The campaign map is a zoomed-out representation of the entire Warhammer world, divided into provinces and settlements, each of which is controlled by a different faction. You can think of this part as a very elaborate board game. It’s here you’ll make decisions on how to run your empire, research technologies, upgrade your settlements, play with your economy, recruit your troops, level up your characters, take territory from your enemies, make deals with your allies, and control your armies.

A zoomed out view of the map in Total War Warhammer 3 Immortal Empires, showing different faction areas
Image credit: Creative Assembly

You’re not under any sort of pressure or time limit during all this, so you can take as long as you want to make your choices and figure out what to do next. After you’re done making all your decisions, you end your turn, then everyone else on the map takes theirs. There’s no turn limit for the game, although the longer the game progresses, the stronger your surviving enemies will become, simply because they’ll be doing the same things that you are: research, recruiting armies, levelling up characters, and upgrading settlements.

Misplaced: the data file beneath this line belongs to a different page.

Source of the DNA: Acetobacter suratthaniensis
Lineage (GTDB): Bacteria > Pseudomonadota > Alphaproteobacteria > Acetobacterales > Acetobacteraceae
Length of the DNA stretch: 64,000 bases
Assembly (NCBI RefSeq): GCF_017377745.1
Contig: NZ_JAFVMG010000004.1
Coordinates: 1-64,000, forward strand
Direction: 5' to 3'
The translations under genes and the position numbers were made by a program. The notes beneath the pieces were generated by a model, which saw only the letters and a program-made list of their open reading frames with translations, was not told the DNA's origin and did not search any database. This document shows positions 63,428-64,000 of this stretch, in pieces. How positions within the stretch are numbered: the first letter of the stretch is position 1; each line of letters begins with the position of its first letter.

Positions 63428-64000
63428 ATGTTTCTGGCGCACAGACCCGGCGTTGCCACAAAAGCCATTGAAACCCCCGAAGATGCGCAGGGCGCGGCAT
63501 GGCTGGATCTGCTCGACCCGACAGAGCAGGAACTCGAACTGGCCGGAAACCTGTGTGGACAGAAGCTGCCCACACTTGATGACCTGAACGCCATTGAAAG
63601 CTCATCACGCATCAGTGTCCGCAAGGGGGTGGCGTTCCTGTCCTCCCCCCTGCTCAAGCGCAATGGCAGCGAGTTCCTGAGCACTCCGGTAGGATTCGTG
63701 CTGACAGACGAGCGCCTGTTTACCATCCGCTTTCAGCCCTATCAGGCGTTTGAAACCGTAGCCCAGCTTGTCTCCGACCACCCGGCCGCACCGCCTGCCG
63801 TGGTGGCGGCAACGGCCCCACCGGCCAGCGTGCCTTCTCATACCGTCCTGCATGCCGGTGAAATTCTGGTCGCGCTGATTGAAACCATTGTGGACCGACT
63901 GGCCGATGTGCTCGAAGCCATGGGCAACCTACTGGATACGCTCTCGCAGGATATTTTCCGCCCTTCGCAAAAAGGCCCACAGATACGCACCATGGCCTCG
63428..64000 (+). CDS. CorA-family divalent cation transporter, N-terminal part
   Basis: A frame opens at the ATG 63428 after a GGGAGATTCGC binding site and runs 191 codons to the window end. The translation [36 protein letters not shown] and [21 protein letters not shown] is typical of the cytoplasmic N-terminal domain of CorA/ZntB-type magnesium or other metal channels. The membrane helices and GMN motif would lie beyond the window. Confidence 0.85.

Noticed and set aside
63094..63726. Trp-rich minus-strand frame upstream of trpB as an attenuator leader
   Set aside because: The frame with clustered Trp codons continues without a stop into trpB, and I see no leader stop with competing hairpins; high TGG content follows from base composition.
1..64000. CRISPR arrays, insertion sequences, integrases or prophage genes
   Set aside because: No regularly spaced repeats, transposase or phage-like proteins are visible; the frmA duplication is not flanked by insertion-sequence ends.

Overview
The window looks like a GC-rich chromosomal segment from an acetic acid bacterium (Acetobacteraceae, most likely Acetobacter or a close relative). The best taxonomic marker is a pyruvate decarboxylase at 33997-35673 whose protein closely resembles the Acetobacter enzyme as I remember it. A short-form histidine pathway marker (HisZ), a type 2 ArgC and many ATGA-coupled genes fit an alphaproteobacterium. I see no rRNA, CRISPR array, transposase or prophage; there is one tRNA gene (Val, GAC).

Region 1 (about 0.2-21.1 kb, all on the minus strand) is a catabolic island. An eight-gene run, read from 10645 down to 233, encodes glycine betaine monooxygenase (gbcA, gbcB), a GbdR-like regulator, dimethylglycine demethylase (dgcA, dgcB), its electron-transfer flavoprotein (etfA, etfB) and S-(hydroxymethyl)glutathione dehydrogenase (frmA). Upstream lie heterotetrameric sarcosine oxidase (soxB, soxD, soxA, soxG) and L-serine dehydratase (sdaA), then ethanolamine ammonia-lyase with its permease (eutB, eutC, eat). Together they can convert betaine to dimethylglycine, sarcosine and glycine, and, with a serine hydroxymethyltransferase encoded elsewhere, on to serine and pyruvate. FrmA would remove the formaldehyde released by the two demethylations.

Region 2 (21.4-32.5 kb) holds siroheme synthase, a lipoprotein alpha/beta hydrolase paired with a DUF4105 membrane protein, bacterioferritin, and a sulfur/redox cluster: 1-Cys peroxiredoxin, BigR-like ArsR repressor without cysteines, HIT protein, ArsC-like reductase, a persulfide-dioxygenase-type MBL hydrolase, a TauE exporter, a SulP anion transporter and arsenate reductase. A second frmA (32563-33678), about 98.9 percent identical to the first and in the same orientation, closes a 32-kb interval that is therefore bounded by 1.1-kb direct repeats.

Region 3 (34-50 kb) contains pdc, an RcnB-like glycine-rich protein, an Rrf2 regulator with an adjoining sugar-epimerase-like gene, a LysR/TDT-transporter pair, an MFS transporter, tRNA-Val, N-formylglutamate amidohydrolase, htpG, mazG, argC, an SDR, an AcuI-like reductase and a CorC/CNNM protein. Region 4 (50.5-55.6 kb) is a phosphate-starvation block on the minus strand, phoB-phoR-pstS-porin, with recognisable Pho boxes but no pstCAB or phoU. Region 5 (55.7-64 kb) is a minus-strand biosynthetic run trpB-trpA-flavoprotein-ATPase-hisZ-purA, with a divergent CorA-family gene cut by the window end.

Sometimes, two armies engage in battle by meeting each other on the campaign map, and the game turns into the other type of strategy game: the extremely violent type. Yay!


Broadly speaking, battles in the Total War games are real-time strategy, or RTS. You set up your army in whatever formation you choose and start the battle. After that, all your units move and attack as soon as you tell them to.

While RTS like Starcraft or Warhammer 40,000: Dawn Of War divide units into individuals, Total War uses formations. So the equivalent of one Terran marine in Starcraft might be a big block of 120 elf archers in Total War: Warhammer. There are still individuals, like army commanders and the odd giant or dragon, but you’ll mainly be commanding units as the formations.